Tigers' Verlander focuses on elusive ring, not legacy
Third in a series that previews the 2017 MLB season. Today: Detroit Tigers pitchers.
Lakeland, Fla. — It’s too cliché, too overstated for Justin Verlander’s taste. Which is not to say he disagrees with it.
“A new lease on life?” he said, repeating the question after one of his dominant starts late in spring training. “Yeah, that’s overstating it a little bit. But I definitely don’t take for granted that I am feeling good.”
As he battled his way through core muscle and triceps injuries in 2014 and 2015, he was written off by many baseball pundits, both nationally and local. The Tigers organization was concerned, too. If their ace wasn’t going to return to form, they had to get cracking on a total revamp of their pitching staff.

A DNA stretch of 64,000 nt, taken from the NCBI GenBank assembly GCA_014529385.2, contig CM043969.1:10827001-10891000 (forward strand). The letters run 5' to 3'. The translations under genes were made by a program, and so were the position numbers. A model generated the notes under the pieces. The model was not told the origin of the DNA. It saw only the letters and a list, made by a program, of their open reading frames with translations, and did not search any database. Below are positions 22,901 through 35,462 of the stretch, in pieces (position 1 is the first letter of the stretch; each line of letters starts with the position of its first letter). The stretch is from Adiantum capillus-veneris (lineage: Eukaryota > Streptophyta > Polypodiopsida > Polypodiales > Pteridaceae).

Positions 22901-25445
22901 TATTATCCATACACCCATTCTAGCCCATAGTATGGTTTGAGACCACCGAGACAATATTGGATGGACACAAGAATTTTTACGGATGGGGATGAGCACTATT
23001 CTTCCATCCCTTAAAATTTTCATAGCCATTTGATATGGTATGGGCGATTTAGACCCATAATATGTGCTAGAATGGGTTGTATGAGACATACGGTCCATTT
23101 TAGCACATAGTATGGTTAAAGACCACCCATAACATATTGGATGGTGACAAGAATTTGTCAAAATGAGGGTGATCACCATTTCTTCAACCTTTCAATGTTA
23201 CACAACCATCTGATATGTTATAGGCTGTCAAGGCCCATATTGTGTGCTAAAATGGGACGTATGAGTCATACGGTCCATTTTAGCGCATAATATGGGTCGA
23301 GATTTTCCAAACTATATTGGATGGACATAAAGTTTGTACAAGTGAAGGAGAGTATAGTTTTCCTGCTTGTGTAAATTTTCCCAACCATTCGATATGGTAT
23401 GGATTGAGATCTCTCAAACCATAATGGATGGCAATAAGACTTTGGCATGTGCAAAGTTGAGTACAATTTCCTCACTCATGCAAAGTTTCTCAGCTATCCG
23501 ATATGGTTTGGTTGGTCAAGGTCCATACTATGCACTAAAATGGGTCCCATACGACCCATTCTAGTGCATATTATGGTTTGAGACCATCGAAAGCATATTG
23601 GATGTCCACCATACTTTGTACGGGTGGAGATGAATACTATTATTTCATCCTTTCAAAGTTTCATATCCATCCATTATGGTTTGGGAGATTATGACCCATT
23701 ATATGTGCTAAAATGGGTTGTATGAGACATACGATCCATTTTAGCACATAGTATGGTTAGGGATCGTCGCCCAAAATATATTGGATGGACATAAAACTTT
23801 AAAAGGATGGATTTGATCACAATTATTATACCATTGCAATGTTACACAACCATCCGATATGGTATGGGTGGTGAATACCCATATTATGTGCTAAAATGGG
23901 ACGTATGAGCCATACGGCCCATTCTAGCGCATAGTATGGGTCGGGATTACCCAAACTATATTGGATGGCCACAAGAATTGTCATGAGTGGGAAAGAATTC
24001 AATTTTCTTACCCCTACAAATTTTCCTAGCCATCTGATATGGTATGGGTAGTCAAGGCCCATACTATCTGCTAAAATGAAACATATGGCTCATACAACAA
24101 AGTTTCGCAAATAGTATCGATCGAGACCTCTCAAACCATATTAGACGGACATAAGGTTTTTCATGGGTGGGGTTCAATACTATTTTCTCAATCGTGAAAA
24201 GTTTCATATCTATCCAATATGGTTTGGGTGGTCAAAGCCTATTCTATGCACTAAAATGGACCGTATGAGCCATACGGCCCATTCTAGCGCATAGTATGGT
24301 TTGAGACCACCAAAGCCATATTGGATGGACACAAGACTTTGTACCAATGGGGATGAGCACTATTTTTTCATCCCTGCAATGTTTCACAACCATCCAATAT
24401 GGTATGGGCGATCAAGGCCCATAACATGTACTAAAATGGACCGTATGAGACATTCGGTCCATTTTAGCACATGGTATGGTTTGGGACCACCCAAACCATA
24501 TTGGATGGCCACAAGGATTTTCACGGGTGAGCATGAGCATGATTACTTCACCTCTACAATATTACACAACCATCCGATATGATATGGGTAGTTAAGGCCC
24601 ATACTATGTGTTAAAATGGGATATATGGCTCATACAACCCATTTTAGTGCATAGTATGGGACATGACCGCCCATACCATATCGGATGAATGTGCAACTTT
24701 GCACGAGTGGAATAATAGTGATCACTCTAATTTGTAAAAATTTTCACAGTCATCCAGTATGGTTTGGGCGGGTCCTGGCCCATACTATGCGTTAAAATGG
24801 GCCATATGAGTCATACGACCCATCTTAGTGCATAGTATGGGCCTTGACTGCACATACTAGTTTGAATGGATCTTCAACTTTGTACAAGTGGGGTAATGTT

As it turned out, Verlander became the catalyst of a revival of the club’s starting rotation.
“If Justin Verlander doesn’t pitch the way he pitched at the end of 2015,” said general manager Al Avila before the 2016 season, “things may have looked very different around here.”
Verlander’s last 11 starts (2.12 ERA, opponent’s average .194) told Avila he still had a veteran ace to build a staff around. He had acquired promising young pitchers Michael Fulmer, Daniel Norris and Matthew Boyd at the trade deadline in 2015, and then before the 2016 season signed free agent Jordan Zimmermann.
That is the staff, along with veteran Anibal Sanchez who was battling Boyd for the final spot, the Tigers are pinning much of their hopes on in 2017.